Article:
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Signature, Finger, & Customized Headers FAQ
Section - ... ... 1.2.3 Mail

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=o= Regular Unix "Mail" and "mail" don't have an automatic
signature mechanism.  Many people who normally use a more deluxe
mail utility occasionally find themselves resorting to using one
of these, in which case all you need to know is this command:

	~r $HOME/.signature

This simply tells Mail to include the text of the your signature
file.

=o= If you use Mail on a regular basis you may want to use the
semi-automatic signature feature.  When you're done typing your
message, you append a signature with this command:

	~a

=o= In order for this to work, though, you need to set the
"sign" mail variable.  There are two ways to implement this
variable.  The first is to set it in a $HOME/.mailrc file with
a command like this:

	set sign="Jym Dyer <jym@remarque.berkeley.edu>"

If your signature is more than one line long, you can use the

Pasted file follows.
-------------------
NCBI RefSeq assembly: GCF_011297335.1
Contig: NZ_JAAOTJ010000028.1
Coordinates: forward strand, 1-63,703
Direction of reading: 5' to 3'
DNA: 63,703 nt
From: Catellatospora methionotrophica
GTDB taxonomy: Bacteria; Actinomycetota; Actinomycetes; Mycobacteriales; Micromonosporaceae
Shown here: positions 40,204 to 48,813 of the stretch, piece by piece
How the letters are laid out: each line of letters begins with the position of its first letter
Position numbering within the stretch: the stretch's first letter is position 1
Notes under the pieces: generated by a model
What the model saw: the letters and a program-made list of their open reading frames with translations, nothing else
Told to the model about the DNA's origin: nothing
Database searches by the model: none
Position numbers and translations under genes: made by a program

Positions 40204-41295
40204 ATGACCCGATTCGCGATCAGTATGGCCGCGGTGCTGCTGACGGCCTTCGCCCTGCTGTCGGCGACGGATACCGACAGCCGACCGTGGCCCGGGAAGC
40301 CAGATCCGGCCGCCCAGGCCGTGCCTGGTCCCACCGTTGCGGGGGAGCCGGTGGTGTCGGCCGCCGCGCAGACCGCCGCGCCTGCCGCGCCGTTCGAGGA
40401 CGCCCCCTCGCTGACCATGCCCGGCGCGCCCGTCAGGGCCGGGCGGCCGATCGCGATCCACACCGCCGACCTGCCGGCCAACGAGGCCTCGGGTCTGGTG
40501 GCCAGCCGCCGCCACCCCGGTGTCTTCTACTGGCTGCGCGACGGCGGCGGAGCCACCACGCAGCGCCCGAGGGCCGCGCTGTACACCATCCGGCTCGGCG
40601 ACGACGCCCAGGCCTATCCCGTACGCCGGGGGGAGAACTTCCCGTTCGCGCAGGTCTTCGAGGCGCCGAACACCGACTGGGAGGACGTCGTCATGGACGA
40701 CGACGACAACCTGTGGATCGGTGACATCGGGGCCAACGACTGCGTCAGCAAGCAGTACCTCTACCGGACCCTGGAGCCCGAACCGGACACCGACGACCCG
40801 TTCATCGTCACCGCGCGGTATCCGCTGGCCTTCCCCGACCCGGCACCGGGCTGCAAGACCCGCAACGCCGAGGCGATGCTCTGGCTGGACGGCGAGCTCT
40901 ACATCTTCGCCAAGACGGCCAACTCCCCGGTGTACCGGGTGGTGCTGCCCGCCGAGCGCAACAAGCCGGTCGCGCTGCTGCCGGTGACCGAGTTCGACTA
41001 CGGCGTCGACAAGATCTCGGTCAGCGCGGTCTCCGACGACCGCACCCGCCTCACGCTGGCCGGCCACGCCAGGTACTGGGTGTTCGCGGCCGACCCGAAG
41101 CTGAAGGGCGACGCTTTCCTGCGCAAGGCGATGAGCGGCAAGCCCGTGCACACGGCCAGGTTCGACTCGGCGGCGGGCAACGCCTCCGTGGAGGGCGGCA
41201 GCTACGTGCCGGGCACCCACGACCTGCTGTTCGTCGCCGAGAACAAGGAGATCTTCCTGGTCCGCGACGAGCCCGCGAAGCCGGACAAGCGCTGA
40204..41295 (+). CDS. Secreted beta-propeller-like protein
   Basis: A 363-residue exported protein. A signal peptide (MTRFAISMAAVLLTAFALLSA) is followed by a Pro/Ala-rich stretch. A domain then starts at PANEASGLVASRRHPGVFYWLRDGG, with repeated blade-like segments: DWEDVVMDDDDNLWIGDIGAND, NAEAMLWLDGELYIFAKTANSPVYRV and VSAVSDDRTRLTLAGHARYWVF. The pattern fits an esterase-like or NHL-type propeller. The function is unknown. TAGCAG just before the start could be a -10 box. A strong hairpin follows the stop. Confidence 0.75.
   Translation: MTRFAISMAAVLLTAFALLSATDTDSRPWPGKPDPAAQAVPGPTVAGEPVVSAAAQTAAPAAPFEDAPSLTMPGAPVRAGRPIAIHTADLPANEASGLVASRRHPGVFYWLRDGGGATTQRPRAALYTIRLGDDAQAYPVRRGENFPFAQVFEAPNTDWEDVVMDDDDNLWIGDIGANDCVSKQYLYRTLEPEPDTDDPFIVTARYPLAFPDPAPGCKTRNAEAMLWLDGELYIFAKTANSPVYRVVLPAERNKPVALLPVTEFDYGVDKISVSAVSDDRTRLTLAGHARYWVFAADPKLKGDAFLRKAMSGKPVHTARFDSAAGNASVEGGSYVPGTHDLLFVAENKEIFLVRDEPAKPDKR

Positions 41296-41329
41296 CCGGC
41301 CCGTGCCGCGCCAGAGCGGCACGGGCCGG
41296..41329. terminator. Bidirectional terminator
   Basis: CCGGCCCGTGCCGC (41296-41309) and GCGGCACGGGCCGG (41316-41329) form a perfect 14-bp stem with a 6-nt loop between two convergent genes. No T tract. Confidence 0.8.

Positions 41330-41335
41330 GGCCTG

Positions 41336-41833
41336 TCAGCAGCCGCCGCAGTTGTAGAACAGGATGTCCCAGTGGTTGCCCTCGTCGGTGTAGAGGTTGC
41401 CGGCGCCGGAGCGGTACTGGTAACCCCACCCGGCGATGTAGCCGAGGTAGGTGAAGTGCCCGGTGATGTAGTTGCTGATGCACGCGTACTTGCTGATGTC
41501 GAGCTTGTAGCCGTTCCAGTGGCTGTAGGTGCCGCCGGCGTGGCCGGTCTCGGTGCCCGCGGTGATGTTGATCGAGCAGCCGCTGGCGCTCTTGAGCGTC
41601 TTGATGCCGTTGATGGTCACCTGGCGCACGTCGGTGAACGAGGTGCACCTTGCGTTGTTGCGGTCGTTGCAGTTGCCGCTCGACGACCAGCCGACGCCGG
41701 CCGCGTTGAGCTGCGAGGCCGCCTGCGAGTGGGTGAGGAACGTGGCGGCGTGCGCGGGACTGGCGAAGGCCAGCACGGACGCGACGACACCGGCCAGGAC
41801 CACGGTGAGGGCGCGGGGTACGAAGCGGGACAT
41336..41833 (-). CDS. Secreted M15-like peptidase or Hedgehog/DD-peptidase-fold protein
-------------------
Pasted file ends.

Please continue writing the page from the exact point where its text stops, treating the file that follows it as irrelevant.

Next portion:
C language string syntax, as in these examples:

	set sign="Jym Dyer\n<jym@remarque.berkeley.edu>"

			-or-

	set sign="Jym Dyer\
	\n<jym@remarque.berkeley.edu>"

=o= The disadvantage of doing this in your .mailrc file is
that you now have to maintain the text of your signature in
two places.  Another approach that avoids this problem is to set
"sign" as an environment variable in your shell startup script.
For a Bourne-compatible shell, this is done with this command:

	sign="`cat $HOME/.signature`" export sign

For a C-shell, do this:

	setenv sign "`cat $HOME/.signature`"

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Top Document: Signature, Finger, & Customized Headers FAQ
Previous Document: ... ... 1.2.2 Elm
Next Document: ... ... 1.2.4 SUN OpenWindows Mailtool

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Last Update March 27 2014 @ 02:12 PM